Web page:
Syria's regime has fired Scud missiles on its own people for the
first time in a sign of its increasing "desperation” to crush the rebellion. In
a significant escalation, Western officials said forces loyal to the regime had
fired at least six of the Russian-designed ballistic missiles on rebel targets.
It means that President Bashar al-Assad has now used every weapon in his
arsenal, short of a chemical attack, in an attempt to end the 21-month
Foreign Office spokesman said reports indicated that the first Scud was
launched on Monday and that more had been fired since. the spokesman said:
trajectory and distance travelled suggest these were Scud-type missiles,”. He
added that "We condemn this in the strongest possible terms. It demonstrates
the appalling brutality of the regime and its desperation to go to any lengths
to deny his people their legitimate aspiration.”
confirmed Wednesday night that surveillance had detected the launch of a number
of missiles in Syria this week. The Nato official said that "Allied
intelligence, surveillance and reconnaissance assets have detected the launch
of a number of unguided, short-range ballistic missiles inside Syria this week.
Trajectory and distance travelled indicate they were Scud-type missiles,”.
missiles are medium-range weapons and notoriously inaccurate. Muammar Gaddafi,
the Libyan dictator, used a Scud missile against rebels in Benghazi last year.
significant use in warfare was by Saddam Hussein in the Gulf conflict of 1991,
including an attack on Tel Aviv.
Explanations for the deployment of the weapons varied from "ranging
shots” for future chemical weapons attacks, to targeted acts of terror to quell
the advancing insurgency. "The most likely explanation is that it indicates the
diminishing capability of the regime’s air force to hit rebel areas, either
because they are running out of pilots or the rebel air defences are doing too
much damage,” said Benjamin Barry, a weapons expert at the International Institute
of Strategic Studies, a London think tank.
officials have warned the Syrian regime that a chemical weapons attack could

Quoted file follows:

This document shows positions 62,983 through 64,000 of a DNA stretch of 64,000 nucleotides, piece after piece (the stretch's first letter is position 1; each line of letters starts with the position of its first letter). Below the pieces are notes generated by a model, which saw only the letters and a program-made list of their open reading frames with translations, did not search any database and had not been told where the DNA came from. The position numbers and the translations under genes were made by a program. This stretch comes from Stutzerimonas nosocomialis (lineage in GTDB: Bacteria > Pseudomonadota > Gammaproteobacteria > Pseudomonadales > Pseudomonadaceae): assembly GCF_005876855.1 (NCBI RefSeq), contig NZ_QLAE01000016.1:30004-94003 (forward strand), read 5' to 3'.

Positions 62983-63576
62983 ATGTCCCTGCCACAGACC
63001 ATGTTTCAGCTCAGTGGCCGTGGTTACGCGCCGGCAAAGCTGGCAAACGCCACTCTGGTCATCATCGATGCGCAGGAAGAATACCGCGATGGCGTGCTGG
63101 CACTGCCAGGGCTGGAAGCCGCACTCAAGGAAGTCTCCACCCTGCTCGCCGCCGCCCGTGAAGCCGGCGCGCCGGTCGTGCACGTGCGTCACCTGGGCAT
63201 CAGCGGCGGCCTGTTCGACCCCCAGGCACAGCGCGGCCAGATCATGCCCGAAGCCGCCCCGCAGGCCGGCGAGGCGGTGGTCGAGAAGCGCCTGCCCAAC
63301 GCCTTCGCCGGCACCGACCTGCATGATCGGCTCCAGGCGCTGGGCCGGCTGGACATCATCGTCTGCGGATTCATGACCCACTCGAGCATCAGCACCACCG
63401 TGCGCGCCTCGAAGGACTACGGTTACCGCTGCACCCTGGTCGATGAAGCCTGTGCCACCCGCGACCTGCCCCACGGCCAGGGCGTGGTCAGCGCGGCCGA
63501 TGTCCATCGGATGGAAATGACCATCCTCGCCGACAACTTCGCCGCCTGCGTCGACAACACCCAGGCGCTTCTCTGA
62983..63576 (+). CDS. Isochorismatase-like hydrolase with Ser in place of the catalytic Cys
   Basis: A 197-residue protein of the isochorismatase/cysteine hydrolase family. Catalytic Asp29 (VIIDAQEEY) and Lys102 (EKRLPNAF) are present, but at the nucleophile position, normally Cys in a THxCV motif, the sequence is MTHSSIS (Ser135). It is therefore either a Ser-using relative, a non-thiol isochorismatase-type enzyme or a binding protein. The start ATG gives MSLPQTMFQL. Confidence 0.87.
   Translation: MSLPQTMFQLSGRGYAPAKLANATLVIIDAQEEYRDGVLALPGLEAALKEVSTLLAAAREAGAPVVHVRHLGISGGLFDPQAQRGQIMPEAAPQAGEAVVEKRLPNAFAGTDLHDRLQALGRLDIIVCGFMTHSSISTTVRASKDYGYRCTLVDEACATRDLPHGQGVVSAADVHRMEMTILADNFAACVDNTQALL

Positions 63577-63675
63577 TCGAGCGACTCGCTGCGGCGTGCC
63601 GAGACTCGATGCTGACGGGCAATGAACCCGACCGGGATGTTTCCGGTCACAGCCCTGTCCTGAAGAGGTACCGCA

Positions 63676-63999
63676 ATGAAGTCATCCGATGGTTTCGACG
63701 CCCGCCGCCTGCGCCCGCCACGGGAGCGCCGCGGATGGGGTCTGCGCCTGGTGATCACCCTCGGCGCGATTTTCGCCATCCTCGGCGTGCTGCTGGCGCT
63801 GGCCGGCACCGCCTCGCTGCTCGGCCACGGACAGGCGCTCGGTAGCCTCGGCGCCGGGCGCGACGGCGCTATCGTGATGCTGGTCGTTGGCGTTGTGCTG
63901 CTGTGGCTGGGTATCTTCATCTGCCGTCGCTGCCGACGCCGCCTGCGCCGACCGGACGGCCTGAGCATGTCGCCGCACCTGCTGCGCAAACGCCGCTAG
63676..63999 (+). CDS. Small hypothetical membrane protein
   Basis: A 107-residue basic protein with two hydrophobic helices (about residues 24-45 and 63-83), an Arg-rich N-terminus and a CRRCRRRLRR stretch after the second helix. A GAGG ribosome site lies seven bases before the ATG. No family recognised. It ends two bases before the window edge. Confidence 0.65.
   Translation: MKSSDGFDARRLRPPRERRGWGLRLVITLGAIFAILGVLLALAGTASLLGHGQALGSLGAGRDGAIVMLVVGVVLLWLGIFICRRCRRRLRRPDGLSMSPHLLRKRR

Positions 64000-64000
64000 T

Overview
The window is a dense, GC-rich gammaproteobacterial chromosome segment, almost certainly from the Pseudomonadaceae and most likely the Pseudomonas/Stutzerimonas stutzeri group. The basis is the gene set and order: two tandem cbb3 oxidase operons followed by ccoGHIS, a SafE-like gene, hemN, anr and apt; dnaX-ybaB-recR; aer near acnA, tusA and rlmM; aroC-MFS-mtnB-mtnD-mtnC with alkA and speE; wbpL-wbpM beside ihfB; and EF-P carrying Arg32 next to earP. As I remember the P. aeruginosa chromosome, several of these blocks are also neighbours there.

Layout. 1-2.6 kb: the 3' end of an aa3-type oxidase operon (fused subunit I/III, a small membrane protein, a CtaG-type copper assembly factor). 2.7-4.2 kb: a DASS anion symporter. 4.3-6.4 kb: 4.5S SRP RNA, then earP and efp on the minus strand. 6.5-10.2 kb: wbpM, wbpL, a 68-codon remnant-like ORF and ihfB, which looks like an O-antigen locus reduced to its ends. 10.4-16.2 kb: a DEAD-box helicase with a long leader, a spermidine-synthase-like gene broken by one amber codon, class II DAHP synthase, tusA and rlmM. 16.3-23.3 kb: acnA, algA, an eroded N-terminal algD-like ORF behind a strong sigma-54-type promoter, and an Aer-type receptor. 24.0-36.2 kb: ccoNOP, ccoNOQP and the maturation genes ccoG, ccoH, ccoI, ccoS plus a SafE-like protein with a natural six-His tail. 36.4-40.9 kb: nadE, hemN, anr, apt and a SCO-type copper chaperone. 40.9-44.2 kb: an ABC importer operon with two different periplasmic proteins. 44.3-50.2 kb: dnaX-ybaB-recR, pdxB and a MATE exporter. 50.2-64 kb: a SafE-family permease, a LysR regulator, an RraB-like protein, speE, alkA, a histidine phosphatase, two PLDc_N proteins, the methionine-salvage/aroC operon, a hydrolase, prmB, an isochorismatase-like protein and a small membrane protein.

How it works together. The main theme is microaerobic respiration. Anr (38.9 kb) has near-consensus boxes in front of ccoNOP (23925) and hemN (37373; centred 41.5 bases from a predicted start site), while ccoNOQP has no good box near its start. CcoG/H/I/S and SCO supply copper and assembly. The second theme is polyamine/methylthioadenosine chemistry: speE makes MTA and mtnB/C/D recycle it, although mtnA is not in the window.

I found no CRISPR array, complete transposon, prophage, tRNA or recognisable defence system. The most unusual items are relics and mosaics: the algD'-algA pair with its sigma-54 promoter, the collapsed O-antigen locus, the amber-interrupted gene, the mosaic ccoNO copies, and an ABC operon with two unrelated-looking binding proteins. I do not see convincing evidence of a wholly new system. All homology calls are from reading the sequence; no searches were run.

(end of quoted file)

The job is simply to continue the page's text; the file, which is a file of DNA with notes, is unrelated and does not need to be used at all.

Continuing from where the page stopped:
provoke military intervention to remove Mr Assad.
believed that Syria had at least 48 Scud missiles at the outset of the crisis,
meaning more than 10 per cent of its entire arsenal has now been used.
"The total [fired] is probably north of six
now,” a US official told the New York Times.
targets were in areas controlled by the Free Syrian Army, the main armed
insurgent group. Adam Holloway, a Conservative MP, said the attacks were a
demonstration that the regime was cornered. "Assad must be getting desperate,”
he said. "He put himself on a par with Saddam Hussein and, given the losses
he’s suffered, it makes you think there is nothing he wouldn’t do.”
news emerged as 114 countries held a summit in Morocco on Wednesday to
recognise the Syrian Opposition Coalition as the legitimate representative of
the Syrian people, a move that could pave the way for arming the rebels. The
coalition won the recognition of more than 100 countries.
at the meeting, William Hague, the Foreign Secretary, demanded greater
"practical” support for the Syrian opposition. He said Britain still wanted to
see a negotiated transition of power from Mr Assad but for the first time
declared that the UK would not limit the scope of its efforts to ensure Syrians
were defended from government attack.
reports indicating that the regime was prepared to use chemical weapons would
provoke a tough response, he indicated: "We do not rule out any option to save
lives. The Assad regime should not doubt our resolve, or miscalculate how we
would react to any use of chemical or biological weapons against the Syrian
people,” . He also said:
next few months will determine whether a peaceful political transition can be
agreed, or if Syria is to face more bloodshed.”
said British aid was being stepped up to provide equipment to sustain
opposition areas, including communications equipment, electricity generator and
water purification systems.
Technical experts from a stabilisation team had
been deployed to nearby countries.
Fabius, the French foreign minister, said the opposition would need to build a
military framework to safeguard against the rise of extremists linked to
al-Qaeda before it was granted military aid.
final communiqué, more than 100 countries recognised a new Syrian opposition
coalition, opening the way for greater humanitarian assistance to the forces
fighting Bashar Assad and possibly even military aid, Mr Fabius said.
has called for opposition allies to provide surface-to-air missiles to rebels
to stop aerial attacks by the regime.
Casualties were reported on Wednesday night at the Syrian ministry of
interior after a series of car bombs exploded at the entrance to its building
Two separate explosions were also heard in the
capital on Wednesday as a rebel advance moved towards the heart of the regime